been for generations on tax cuts. This isn`t something new...

MATTHEWS: No, that`s not true.

STEELE: ... that David -- that...

MATTHEWS: Ronald Reagan was able to make compromises all through his

STEELE: When he was president. But when he ran, what did he talk
about? He talked about the tax cuts. And that`s what I`m saying. There`s
a difference between being a candidate and running...



FINEMAN: George H.W. Bush did also. The party -- the party has
changed and the process of the part has changed because, frankly, the party
apparatus and party identity means less today, with all due respect to the

STEELE: No, I...


FINEMAN: ... these outside groups who dictate...


MATTHEWS: I think there`s a lot of people in your party that believe
that this guy -- this guy, Mitt Romney, who looks good, likes like
presidents used to all look, has everything right with the family -- this
guy mainly doesn`t have a lot of interests or philosophies. What they see
is a guy who`s basically for a businessman`s point of view, less taxes, and
basically, doesn`t have a foreign policy philosophy.

So here`s a foreign policy person who has a philosophy. The foreign
policy hawks of the Republican Party have their sights set right now on
Romney. In a "Wall Street Journal" editorial today, beautifully written by
Dorothy Rabinowitz, it takes on almost -- almost a bullying tone on what
Romney`s foreign policy should be.

She writes, quote, "Mr. Romney had better spell out clear positions on
that foreign policy and in full and bold detail what the Voice of America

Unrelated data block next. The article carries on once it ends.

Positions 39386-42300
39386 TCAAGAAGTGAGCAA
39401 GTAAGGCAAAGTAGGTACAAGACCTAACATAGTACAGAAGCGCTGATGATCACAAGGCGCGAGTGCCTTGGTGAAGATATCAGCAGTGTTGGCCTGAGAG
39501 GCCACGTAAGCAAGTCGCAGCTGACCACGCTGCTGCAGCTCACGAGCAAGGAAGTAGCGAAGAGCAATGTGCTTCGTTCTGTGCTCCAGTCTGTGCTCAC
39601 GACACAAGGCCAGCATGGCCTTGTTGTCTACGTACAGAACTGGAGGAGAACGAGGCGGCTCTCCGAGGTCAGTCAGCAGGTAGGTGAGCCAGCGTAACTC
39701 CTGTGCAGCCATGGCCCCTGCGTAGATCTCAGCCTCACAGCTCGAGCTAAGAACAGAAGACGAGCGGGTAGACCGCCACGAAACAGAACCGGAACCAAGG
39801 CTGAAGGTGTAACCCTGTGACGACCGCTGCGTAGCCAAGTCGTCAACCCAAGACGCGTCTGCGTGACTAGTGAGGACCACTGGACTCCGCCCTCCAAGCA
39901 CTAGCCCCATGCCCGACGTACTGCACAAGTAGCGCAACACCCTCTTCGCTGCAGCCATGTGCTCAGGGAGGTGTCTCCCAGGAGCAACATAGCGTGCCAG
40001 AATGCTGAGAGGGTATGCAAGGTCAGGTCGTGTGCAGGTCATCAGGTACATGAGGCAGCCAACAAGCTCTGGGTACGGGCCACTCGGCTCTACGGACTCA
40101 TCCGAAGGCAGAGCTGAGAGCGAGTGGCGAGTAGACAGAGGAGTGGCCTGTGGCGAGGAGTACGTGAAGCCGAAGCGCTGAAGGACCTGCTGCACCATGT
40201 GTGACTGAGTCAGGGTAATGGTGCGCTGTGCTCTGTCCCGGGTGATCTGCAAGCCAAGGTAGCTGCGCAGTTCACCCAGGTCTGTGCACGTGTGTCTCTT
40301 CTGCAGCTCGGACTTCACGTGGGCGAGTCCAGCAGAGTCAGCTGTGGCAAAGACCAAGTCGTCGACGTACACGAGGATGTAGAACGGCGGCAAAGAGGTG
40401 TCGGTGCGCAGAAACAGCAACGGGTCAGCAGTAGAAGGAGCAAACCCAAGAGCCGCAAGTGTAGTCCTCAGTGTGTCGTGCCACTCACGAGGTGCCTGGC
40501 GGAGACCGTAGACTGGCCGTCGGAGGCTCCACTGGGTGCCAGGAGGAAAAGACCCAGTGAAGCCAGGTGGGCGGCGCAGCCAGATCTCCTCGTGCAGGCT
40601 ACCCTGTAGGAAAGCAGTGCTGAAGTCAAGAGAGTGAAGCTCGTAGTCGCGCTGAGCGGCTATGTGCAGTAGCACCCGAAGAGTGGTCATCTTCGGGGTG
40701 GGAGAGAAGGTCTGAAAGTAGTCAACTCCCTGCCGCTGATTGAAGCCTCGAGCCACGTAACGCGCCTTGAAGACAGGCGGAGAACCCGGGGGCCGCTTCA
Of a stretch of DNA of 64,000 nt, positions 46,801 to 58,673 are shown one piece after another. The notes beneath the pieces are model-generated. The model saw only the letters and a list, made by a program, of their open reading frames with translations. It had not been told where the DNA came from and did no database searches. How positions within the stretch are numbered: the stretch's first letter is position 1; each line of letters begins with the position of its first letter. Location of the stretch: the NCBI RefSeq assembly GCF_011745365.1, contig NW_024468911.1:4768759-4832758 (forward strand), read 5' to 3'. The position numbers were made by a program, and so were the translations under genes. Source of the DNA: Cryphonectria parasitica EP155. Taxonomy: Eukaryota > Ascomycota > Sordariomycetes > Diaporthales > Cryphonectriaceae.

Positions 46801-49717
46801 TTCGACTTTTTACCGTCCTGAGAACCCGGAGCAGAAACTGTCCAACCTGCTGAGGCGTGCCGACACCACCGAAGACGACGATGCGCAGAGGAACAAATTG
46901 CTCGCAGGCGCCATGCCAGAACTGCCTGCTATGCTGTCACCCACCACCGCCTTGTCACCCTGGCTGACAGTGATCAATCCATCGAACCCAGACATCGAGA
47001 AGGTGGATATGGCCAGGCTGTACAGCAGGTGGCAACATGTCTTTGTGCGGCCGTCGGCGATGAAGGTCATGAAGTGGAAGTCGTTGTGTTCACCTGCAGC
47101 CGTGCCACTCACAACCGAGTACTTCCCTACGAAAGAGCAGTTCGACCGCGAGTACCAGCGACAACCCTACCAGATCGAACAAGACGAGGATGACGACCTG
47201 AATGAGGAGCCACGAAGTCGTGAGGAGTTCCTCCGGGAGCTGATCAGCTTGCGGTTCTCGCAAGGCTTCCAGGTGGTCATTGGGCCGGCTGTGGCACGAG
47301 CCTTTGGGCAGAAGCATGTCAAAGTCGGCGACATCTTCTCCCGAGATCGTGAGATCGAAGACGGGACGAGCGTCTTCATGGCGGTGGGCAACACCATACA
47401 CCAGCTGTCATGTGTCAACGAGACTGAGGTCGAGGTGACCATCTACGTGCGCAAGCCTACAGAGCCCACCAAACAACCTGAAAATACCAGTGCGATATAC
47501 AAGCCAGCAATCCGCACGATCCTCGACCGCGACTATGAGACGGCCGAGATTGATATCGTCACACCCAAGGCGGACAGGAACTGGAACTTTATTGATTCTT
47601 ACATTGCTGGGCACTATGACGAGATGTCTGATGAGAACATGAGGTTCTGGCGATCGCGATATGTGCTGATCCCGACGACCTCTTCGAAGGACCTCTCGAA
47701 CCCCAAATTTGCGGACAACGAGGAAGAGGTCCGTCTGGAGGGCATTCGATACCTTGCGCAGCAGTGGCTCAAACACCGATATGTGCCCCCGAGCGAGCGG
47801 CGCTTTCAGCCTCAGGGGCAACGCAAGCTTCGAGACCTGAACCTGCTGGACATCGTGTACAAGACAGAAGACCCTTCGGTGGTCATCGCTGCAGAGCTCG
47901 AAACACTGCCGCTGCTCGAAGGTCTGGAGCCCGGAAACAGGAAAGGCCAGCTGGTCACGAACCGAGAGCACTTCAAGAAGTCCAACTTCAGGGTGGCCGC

will be in a Romney presidency, what it will stand for in regard to Syria,
Iran, North Korea and Afghanistan. It won`t be enough to assert in passing
that we intend to stand by America`s allies."

Howard, here`s a person who (INAUDIBLE) I`ve been reading it for
years, very sharp, very broad in her thinking, very hawkish. And she`s
basically saying to Romney, Now hear this, get yourself some spine.

Now, you wouldn`t say that to somebody who had a lot of foreign policy
background, who believed in a lot of things, who`s said a lot of things in
the past. He`s basically an empty suit on foreign policy.

FINEMAN: Well...

MATTHEWS: And the hawks are going to try to use him.

FINEMAN: Well, again, to oversimplify only a little bit, the


FINEMAN: ... are the sort of foreign policy equivalent of Grover

MATTHEWS: Right. They have a strict point of view.

FINEMAN: And they have been in charge, essentially, of Republican
Party thinking for the last...

STEELE: For 12 years or so.

FINEMAN: ... 10, 12 years. And they look at Mitt Romney, they see
somebody who was derided as the Etch-a-Sketch candidate by other
Republicans. They see a guy who doesn`t have much foreign policy
experience. And they see a guy who seems to have signed a lot of pledges
and signed onto a lot of positions he didn`t necessarily have in the past.
They think, given their track record with people like George W. Bush, that
they can push around anybody.

MATTHEWS: Quayle is another example...


FINEMAN: ... push around anybody...


FINEMAN: ... especially somebody like what they think Mitt is. Now,
it`s up to Mitt Romney to prove...


STEELE: ... exactly.

FINEMAN: ... that he isn`t that person.

MATTHEWS: OK, let me tell you, here`s...


MATTHEWS: Look, I`ve done my homework here, Michael, before you came.


MATTHEWS: Take a look at what he said to make him especially
vulnerable to what Howard laid out beautifully. If you don`t have a
philosophy and somebody comes along with a strong one without a lot of
well-thought-out thinking, like they did to Bush, who had nothing, really,
going on in terms of philosophy...

STEELE: Or like they did with Obama.

MATTHEWS: Look at this -- December 2007 on Fox, Romney said foreign
policy experience simply wasn`t important to be a presidential candidate.

Here`s what he said, Romney. "If we want somebody who has a lot of
experience in foreign policy, we can simply go to the State Department and